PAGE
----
Gentle Chileans

Posted on Jun 11, 2014 by Tara Q. Thomas

“This is what I always loved about Chilean cabernet sauvignon,” said Josh Greene, W&S’s editor. “It was the only place in the world where cabernet sauvignon could be delicate.”

Joshua Greene (center) with Tara Q. Thomas (left)
Joshua Greene (center) with Tara Q. Thomas (left)

Greene made this remark over a glass of 1998 Don Melchor from Concha y Toro’s Puente Alto Vineyard, at a dinner he hosted with Patricio Tapia, the magazine’s critic for South American wines, and Marcelo Papa, the chief winemaker at Puente Alto. Papa joined the winemaking team at Concha y Toro in 1998, at the start of a great run:  Concha y Toro has made the W&S Top 100 Wineries list every year since 1997.  (Only Penfolds in Australia has made the list more often, with 23 appearances.) With Papa and Tapia in NY—plus Ruth van Waerebeek, the chef-in-residence at Concha y Toro—it seemed like a terrific excuse to Greene to put on a dinner.

“It’s something about the soil and climate of the Andes,” Greene continued. “Alejandro Hernandez first turned me on to it in the 1980s. He was a professor at the Catholic University of Santiago and made his own wine at Portal del Alto. He had these huge old raulí tanks. Before the wine went into them, it was red-fruited, almost strawberry like, fresh, with a tannin structure that was open but accessible…They were delicate, beautiful wines. And then he’d put them into those old wooden tanks…”

Mandy Oser of Ardesia
Mandy Oser of Ardesia

Mandy Oser, who runs Ardesia in Manhattan’s Hell’s Kitchen, had noticed a certain delicacy, and what she called “a very particular flavor character,” in the Chilean sauvignon blancs we’d started the dinner with, and asked Papa what he attributed it to.

Marcelo Papa (left) speaking with Joseph DeLissio of the River Café
Marcelo Papa (left) speaking with Joseph DeLissio of the River Café

He replied that in part it was the climate—“Casa-cool, not New Zealand cool,” he said, referring to Casablanca’s Pacific-cooled vineyards. “When you think of climate, you automatically think of temperature. But today, after many years of making wine, I think of light. When you get more sun, you get more fruit. If there’s less sun, you get more austerity or green stuff.”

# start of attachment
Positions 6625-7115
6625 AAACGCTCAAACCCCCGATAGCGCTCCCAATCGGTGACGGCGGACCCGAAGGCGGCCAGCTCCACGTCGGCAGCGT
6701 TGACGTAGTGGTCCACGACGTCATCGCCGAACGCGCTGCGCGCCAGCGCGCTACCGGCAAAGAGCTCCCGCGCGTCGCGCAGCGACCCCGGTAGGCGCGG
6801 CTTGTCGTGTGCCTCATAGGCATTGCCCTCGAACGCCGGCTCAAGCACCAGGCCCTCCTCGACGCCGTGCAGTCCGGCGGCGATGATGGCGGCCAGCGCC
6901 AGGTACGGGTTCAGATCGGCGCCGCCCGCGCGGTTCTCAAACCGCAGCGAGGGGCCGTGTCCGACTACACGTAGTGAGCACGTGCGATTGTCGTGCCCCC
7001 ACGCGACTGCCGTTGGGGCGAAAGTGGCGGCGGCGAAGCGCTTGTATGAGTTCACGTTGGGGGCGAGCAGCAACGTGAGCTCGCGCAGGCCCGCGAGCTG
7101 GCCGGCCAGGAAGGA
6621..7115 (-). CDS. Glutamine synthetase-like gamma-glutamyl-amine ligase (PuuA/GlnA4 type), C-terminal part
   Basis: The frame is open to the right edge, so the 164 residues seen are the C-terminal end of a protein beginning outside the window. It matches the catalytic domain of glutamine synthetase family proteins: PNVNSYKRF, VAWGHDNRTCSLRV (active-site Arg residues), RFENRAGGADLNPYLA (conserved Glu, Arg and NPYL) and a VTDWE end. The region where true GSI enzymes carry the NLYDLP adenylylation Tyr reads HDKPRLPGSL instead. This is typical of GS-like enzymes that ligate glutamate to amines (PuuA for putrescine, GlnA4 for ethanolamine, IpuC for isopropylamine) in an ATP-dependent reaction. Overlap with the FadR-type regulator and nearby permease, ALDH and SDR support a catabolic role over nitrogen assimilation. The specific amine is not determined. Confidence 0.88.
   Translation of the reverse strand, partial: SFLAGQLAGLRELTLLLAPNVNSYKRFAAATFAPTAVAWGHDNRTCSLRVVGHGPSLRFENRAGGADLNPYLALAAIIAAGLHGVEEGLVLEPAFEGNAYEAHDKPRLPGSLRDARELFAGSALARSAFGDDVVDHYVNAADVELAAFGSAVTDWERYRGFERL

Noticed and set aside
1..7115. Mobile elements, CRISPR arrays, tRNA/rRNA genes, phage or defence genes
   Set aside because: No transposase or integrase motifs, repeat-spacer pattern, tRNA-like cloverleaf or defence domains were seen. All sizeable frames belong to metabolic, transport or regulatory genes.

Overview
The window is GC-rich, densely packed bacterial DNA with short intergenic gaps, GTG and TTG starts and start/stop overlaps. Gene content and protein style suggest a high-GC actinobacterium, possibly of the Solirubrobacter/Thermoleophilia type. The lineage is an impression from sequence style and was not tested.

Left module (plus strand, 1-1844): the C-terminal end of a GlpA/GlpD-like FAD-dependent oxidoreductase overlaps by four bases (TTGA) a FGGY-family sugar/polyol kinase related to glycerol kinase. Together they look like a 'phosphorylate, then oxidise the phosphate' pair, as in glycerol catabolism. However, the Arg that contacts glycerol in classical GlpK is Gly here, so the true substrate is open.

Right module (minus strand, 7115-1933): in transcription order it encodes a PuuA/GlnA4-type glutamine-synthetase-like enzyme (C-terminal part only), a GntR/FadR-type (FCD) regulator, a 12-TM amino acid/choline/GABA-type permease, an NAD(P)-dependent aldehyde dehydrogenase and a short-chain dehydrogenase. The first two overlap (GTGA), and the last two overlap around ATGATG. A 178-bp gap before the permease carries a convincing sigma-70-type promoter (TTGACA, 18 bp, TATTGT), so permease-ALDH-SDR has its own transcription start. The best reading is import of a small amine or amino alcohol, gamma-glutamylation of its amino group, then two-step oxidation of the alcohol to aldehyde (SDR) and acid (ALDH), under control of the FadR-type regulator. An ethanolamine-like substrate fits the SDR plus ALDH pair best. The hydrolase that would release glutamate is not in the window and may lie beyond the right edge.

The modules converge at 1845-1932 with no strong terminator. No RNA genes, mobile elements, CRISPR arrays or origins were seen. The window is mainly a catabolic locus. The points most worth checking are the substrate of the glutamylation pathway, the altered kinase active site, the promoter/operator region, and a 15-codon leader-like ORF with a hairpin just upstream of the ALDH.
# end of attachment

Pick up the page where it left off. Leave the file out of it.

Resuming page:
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It was an interesting way to think about sauvignon blanc. We’d had a plump, fruit-filled Craggy Range 2012 Martinborough Te Muna Road Sauvignon from New Zealand, where the sun is strong and abundant; an austere, smoky Thomas Labaille 2012 Sancerre Chavignol Les Monts Damnes from France’s cloudy Loire, and the CyT 2012 Leyda Marqués de Casa Concha Sauvignon Blanc, equal parts citrus fruit and saline minerality, from the Pacific-cooled coast of Chile. Of the three, the Chilean was the most gentle, the most balanced between sun-bright fruit and austere earth.

Chef Ruth van Waerebeek (center) with Marcelo Papa of Concha y Toro (left) and Joseph DeLissio of the River Café (right)
Chef Ruth van Waerebeek (center) with Marcelo Papa of Concha y Toro (left) and Joseph DeLissio of the River Café (right)

Where the “gentle” factor really came into play was with the food. The sauvignon blancs came out with a lobster ceviche that van Waerebeek described as “quite traditional, but with pink grapefruit and pomelo so that the wines and the dish would speak to each other.” Speak they did—the Craggy Range with what suddenly seemed like a loud, brash New Zealand accent; the Sancerre with elegant French disdain. The conversation with the Chilean sauvignon and the dish was the most jovial, the dish drawing out the plumper side of the wine, the wine allowing all the details of the dish to shine.

And while there was no doubt that the 2008 Château Pichon Longueville Comtesse de Lalande from Pauillac in Bordeaux was a very fine wine, it went from aristocratic to austere when it met a forkful of Chilean spring lamb, which had been stewed with red wine, tomatoes and sweet spices and brightened by a sauce of cilantro-laced goat milk yogurt. Chef van Waerebeek had clearly designed the dish for the 2010 Don Melchor, which had the structure to stand up to the meat but a gentleness that echoed the long-cooked flavors and sweet spice.

Patricio Tapia (center) speaking with Howard Goldberg of the New York Times and his wife, Bea Goldberg
Patricio Tapia (center) speaking with Howard Goldberg of the New York Times and his wife, Bea Goldberg

But back to the 1998 Melchor. “This is so Chilean,” Tapia said, a huge grin on his face. Tapia, just off a ridiculously circuitous 36-hour flight from Hong Kong, looked, for the first time that evening, relaxed, content to simply swirl his glass and take in the smell of home. 

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